A word of caution about companies performing bundled inspections, where you can get a pest inspection, roof inspection and home inspection with one company:

1. The CREIA and ASHI Standards of Practice require home inspectors to inspect roof coverings anyway, so by hiring a qualified ASHI or CREIA inspector, the roof is already part of the home inspection. You're not getting anything there for free. Any experienced and qualified home inspector should be well-trained in inspecting all types of roof coverings and their installation procedures. Some home inspectors are better trained than roofers. I've inspected behind some of these companies and found i$$ues with the roof, even after they had said that everything was OK.


Here's a good example from an inspection I performed on 12/26/10. There was a roof certification issued for this roof....20 years old, worn out, improperly installed drip edge flashing, holes through the roof for cable tv wiring and 2 ACTIVE LEAKS! The painters who painted the home 2 weeks beforehand were also nice enough to cover all the moisture stains on the ceilings.


2. Another local company is also promoting their "bundled" inspections. I was contacted by this firm and the fees they offer to inspectors, in my opinion are not commensurate with what a qualified, credentialed and experienced home inspector should be charging.

Are these inspectors hurting for work or simply, unqualified?

Always ask for a resume from the home inspector who will be inspecting your new home.





Found a home inspector in Carmichael who "borrowed" web content from a San Diego home inspector and actually plagiarized, word for word, the customer feedback reviews. 

He also stole the picture of the San Diego inspector. Allegedly, that's not all he's stealing.

Go to and search for "home inspections".

You'll find this guy listed...THREE TIMES! 

Make sure you verify references with real people with real phone numbers.




And finally, a little something about inspection contracts:


You'll notice on most home inspectors' websites, they have a contract or inspection agreement you can download and will need to fill out before the inspection commences. You should read these! Here's my favorite example:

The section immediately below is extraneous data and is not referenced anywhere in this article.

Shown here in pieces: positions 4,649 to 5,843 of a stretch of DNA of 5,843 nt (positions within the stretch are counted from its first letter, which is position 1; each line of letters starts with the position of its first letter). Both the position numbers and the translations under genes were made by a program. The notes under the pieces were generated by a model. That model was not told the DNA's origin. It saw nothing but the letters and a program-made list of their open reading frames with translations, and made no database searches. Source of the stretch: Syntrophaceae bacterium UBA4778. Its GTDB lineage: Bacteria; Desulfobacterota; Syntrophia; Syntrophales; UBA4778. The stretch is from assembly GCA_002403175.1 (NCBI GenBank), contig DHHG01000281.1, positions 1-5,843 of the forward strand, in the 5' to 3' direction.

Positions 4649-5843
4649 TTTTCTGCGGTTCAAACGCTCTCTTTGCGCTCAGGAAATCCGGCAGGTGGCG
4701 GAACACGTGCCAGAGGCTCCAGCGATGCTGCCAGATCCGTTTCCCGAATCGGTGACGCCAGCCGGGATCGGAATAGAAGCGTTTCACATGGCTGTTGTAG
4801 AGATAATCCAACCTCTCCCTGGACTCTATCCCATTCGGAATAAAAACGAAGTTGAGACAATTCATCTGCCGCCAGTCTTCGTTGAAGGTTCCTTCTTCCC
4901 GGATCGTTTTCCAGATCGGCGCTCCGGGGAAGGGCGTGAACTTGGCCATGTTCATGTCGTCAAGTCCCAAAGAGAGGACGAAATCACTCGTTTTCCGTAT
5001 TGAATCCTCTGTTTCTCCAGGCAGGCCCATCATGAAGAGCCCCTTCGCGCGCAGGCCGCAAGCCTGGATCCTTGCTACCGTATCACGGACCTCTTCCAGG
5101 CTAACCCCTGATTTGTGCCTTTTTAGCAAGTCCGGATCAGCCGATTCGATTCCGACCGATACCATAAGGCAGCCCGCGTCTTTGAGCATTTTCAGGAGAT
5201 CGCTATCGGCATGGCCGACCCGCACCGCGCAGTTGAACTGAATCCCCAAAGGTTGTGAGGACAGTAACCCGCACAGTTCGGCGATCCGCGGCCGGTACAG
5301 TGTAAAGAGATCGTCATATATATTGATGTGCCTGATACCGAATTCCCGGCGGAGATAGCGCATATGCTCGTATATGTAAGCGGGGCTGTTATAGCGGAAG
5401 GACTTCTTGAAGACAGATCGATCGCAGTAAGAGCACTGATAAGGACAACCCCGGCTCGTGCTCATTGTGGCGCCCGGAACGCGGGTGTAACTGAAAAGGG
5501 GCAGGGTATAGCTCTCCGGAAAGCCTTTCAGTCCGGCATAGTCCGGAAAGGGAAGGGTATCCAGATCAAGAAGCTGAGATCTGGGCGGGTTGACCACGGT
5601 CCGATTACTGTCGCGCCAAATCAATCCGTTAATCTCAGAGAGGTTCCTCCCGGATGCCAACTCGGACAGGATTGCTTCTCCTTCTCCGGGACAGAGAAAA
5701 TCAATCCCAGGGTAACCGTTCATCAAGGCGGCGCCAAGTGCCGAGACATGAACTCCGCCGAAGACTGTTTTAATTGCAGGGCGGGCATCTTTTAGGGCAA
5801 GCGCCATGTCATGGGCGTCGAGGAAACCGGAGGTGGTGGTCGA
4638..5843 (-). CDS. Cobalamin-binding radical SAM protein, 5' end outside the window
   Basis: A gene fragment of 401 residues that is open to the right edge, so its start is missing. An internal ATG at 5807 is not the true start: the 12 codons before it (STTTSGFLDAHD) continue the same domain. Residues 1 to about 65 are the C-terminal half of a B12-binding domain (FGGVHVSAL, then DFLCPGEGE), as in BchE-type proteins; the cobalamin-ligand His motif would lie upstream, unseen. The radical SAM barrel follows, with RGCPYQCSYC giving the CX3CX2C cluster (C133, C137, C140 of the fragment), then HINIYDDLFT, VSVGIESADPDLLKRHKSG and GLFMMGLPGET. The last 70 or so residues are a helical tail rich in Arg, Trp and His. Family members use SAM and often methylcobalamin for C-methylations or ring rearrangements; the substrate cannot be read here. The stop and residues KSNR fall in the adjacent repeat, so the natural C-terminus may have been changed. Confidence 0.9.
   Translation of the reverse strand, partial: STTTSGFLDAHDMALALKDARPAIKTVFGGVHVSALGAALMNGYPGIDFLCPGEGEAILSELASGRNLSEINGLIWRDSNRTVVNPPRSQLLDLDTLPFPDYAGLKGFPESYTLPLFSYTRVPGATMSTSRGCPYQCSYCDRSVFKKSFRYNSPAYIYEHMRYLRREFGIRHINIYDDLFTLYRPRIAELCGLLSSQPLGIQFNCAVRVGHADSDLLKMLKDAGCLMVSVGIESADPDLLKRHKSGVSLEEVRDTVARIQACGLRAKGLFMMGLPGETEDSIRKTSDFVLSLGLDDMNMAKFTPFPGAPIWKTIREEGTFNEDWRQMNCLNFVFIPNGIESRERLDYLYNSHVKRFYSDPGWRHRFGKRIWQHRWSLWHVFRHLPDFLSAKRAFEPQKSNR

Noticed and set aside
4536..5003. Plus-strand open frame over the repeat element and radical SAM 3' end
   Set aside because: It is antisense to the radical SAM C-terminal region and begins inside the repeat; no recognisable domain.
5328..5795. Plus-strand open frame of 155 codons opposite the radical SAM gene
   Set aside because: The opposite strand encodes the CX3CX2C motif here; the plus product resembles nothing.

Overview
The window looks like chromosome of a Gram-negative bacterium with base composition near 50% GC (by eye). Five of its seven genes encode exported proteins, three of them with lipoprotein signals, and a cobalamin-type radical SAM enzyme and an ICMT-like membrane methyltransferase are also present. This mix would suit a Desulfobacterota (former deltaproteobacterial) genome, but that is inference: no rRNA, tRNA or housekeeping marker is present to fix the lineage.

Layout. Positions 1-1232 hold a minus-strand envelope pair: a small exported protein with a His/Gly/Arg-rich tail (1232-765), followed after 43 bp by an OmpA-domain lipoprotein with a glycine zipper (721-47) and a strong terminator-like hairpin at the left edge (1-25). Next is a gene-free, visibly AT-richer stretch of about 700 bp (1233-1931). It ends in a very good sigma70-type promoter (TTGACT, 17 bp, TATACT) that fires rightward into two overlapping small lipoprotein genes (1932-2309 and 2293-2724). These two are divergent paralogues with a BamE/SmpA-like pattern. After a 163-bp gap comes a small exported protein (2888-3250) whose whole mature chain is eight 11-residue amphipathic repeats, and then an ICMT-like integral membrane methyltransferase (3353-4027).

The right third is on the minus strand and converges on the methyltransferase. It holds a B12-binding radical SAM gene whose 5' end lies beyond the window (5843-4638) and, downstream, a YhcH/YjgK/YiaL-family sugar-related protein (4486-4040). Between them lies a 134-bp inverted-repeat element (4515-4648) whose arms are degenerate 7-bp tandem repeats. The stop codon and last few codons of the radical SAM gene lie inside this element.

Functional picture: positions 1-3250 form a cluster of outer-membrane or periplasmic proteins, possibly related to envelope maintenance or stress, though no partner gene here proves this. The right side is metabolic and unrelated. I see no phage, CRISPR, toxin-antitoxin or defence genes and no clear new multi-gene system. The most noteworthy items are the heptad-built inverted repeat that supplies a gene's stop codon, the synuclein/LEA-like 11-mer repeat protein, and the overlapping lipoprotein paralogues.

"This Company assumes no liability and shall not be liable for mistakes, errors or omission in judgment of its employees or principals beyond the cost of the Report. The limitation of liability shall include and apply to all consequential damages, bodily injury, and property damage of any nature."


So, if you pay $350 for an inspection and a child gets hurt because the inspector failed to point out that the garage door opener button was only 36" from the ground (should be at least 60"), is he only liable for $350? You'll have to sue him to find out.
It's also a violation of the CA Business and Professions Code to limit your liability to the cost of the inspection!

Does he try to limit his liability because he has no insurance? I would ask.



The Common Law of Business Balance

It's unwise to pay too much, but it's worse to pay too little. When you pay too much, you lose a little - that is all.

When you pay too little, you sometimes lose everything, because the thing you bought was incapable of doing the things it was bought to do. 

The common law of business balance prohibits paying a little and getting a lot, it can't be done. If you deal with the lowest bidder, it is well to add something for the risk you run, and if you do that, you will have enough to pay for something better.

Author Unknown